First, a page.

Mount St. Helens After the Eruption

  • By Adam M. Sowards
  • Posted 4/17/2024
  • Essay 22950
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On May 18, 1980, Mount St. Helens erupted and drastically changed the surrounding environment. Despite the devastation to plant, animal, and human communities, ecological recovery developed over time. Scientists saw the landscape as an ideal place to study ecological processes, while the timber industry wanted to hasten the forest’s rebound. Weyerhaeuser Company and the Forest Service planted trees, but on the new 110,000-acre Mount St. Helens National Volcanic Monument, nature was allowed to replant at its own pace with scientists closely observing the results. The tensions among managers about how much intervention was permissible and warranted has been constant since the eruption. Through the years, recreationists have sometimes clamored for more access to the region. In the decades after the eruption, scientists have argued for and closely monitored how ecological systems have reconstituted themselves with minimal human intervention. The 1980 eruption provided a large-scale experiment that has taught scientists and land managers much about ecological disturbance and ecosystem management.

Devastating the Landscape

The volcano had been warning the world since March with small rumbles, and finally, on May 18, 1980, it erupted. Any list of statistics quickly becomes overwhelming and nearly incomprehensible. Temperatures reached 660 degrees Fahrenheit, melting the snow and glaciers on the mountain. Forty-seven billion gallons of water mixed with 1.4 billion cubic yards of ash and rocks to create lahars, huge mudflows. The eruption’s force pushed gases and dismantled rocks at 300 miles per hour. The mountain’s summit lost 1,314 feet. Millions of trees, stripped of bark and leaves, blew down and covered mountainsides. Trees closest to the blast simply vaporized. An estimated 4.7 billion board feet of timber disappeared or died across more than 86,000 acres. Ash shot into the air 15 miles and dropped over more than a dozen states. Property damage topped $1 billion. Fifty-seven people died.

The earthquake that produced the eruption generated the largest recorded landslide in history. It moved roughly 15 miles at speeds greater than 225 feet per second. It buried more than a dozen miles of the North Fork Toutle River by an average of 150 feet, although some places were covered in 600 feet of rocks, trees, and other debris. Large sediment carried all the way to the Columbia River, 75 miles away. More than 20 bridges along rivers were washed away by mudflows. All these changes raised or blocked outlets to some lakes and streams to create two new lakes and about 150 ponds. Spirit Lake, a small recreational haven nearby, received a brunt of the landslide. It emptied its 50 billion gallons of water, some of it shooting up 850 feet over surrounding slopes. Trees, torn from the ground, ended up in the lake, creating a tangled mass of thousands of logs, many of which remain there today. The lakebed collected enough debris to raise it nearly 200 feet and double its surface area.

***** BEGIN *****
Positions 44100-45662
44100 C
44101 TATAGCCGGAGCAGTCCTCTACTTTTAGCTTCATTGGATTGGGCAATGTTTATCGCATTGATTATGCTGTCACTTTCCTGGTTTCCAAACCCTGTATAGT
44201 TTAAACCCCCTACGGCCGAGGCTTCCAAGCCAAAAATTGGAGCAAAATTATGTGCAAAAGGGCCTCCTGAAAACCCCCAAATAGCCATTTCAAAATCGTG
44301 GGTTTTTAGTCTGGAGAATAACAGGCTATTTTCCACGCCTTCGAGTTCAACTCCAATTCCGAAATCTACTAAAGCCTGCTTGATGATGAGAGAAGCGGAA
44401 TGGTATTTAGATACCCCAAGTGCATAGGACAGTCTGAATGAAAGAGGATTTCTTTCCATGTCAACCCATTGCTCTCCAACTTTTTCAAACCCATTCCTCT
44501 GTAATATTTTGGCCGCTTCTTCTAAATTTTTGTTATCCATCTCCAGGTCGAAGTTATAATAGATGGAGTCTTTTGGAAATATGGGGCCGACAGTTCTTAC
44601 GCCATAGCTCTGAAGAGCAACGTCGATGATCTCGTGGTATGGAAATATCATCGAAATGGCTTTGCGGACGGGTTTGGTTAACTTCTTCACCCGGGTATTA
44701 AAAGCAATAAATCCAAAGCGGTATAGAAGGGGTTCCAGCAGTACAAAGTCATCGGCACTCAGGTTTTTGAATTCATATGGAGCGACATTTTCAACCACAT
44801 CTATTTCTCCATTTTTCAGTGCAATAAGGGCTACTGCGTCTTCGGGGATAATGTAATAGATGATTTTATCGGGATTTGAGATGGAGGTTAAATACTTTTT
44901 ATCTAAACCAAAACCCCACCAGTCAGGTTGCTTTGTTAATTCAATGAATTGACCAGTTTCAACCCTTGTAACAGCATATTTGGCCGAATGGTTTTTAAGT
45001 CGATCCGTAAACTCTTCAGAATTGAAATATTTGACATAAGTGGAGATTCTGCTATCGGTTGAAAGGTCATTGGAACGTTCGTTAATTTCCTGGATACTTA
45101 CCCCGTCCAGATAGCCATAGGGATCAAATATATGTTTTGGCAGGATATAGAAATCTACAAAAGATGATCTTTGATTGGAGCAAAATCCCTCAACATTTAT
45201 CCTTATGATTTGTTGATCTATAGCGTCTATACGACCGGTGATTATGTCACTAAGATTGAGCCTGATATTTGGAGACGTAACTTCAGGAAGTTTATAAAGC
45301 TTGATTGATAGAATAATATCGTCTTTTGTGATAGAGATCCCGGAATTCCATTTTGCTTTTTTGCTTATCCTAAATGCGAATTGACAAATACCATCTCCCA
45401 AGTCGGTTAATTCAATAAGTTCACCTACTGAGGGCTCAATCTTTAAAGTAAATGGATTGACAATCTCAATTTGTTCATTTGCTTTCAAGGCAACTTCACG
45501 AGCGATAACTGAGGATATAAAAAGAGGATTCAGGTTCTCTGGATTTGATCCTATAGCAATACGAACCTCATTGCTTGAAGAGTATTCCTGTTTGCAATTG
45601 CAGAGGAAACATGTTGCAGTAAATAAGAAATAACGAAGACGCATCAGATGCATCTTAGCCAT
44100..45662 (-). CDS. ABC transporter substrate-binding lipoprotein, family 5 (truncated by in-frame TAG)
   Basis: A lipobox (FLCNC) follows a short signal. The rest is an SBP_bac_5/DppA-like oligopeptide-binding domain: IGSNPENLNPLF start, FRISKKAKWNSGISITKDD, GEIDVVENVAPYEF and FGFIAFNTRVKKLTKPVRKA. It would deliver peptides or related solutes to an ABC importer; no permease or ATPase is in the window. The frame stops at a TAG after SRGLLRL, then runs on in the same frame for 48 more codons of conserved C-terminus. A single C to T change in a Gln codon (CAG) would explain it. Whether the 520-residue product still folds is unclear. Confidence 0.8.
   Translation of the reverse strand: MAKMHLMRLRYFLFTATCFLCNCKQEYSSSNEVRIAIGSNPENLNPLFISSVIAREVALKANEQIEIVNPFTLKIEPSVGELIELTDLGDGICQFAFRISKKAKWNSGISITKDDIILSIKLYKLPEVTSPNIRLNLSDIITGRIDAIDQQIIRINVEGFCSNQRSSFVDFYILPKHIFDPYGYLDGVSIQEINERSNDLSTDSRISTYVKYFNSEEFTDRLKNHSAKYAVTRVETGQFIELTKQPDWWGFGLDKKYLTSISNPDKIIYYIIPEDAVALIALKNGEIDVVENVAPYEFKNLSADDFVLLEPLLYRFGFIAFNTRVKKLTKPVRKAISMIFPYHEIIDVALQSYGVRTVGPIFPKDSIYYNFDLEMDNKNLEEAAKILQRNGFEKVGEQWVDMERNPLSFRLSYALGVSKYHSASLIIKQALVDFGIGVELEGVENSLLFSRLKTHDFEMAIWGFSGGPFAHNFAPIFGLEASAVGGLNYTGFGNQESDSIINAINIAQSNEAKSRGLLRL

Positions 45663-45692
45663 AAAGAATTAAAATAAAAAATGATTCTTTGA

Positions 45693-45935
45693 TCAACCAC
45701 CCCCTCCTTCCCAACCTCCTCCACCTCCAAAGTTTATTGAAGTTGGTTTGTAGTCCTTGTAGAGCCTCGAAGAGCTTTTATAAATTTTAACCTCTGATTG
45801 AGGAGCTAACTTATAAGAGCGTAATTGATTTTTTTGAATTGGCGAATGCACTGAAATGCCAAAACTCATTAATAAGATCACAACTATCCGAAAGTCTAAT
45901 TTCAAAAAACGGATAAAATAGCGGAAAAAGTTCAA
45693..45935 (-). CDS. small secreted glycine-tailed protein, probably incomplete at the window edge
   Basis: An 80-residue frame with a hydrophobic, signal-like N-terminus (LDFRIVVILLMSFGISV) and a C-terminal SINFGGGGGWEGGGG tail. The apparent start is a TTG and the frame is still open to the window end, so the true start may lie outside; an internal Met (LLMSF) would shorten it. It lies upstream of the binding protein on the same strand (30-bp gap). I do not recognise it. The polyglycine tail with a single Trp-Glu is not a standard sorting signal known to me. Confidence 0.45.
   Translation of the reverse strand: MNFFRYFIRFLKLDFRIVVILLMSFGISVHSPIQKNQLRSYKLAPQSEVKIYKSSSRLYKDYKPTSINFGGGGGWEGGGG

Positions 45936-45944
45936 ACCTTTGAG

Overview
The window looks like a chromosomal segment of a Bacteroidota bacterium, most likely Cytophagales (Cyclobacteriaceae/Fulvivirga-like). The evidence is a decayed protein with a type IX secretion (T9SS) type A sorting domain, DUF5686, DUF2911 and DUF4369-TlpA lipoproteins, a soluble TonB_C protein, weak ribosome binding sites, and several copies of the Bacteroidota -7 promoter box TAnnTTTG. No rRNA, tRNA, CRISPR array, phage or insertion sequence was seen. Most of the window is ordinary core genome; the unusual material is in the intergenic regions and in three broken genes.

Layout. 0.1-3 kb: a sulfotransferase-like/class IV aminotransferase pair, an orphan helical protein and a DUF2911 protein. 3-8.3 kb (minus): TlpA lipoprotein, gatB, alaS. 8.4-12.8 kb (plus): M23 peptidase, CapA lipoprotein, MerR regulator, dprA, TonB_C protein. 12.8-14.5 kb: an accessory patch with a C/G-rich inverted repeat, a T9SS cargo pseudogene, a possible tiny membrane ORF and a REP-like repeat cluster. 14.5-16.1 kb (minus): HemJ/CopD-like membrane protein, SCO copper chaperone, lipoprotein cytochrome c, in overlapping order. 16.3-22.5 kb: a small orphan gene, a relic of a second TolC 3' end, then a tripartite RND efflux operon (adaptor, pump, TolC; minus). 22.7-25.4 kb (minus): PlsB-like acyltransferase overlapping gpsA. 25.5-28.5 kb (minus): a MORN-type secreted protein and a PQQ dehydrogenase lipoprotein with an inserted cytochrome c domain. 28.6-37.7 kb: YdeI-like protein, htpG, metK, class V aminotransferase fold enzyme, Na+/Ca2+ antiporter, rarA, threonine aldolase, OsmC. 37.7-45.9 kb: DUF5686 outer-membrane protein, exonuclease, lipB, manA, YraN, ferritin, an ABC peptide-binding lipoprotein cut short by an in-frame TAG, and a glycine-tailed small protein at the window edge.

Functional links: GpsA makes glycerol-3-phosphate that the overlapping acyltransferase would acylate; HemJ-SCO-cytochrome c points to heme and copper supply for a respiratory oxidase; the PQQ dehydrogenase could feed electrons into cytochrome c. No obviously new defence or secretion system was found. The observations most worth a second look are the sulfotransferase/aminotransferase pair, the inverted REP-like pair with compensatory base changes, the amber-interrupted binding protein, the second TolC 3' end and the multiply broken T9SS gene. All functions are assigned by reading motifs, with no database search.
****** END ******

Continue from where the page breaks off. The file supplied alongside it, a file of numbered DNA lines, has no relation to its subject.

What happened at Mount St. Helens wreaked immense havoc and prompted fundamental questions about how nature works and the role of people in the process. The immediate charge for governments and communities was to rescue people, minimize further risks from flooding, and shore up basic infrastructure. After the emergency began fading, the public and government officials developed other plans. Land managers, scientists, and the public were eager to investigate and start working to implement new measures across this landscape to study it, to restore timber, and to recreate across the landscape. In the decades since the eruption, Mount St. Helens has remained a place where science has been pursued to answer basic ecological questions and to advise management decisions in other disturbed landscapes, while the public has learned to recreate in a changed landscape.

Surprised by Survival and Recovery

A few days after the eruption, President Jimmy Carter flew over some of the affected areas. Speaking to reporters gathered in Portland, the president said, "There is no way to prepare oneself for the sight that we beheld this morning" (Carter, "Portland, Oregon, Remarks ...").

Not long after Carter’s remark, federal scientists dropped into the blast zone by helicopter found themselves equally unprepared. Jerry Franklin, Jim Sedell, and Fred Swanson, all scientists with the U.S. Forest Service, sought to discover what they could on the ground. Franklin and Sedell were ecologists and Swanson a geologist. They did not expect to find living things that survived the eruption. In time, they knew life would return. They believed this natural recovery would teach ecologists much. In describing the scene of that first field trip, science writer Eric Wagner noted, "They were flying toward something for which they did not yet have the language" (Wagner, 5).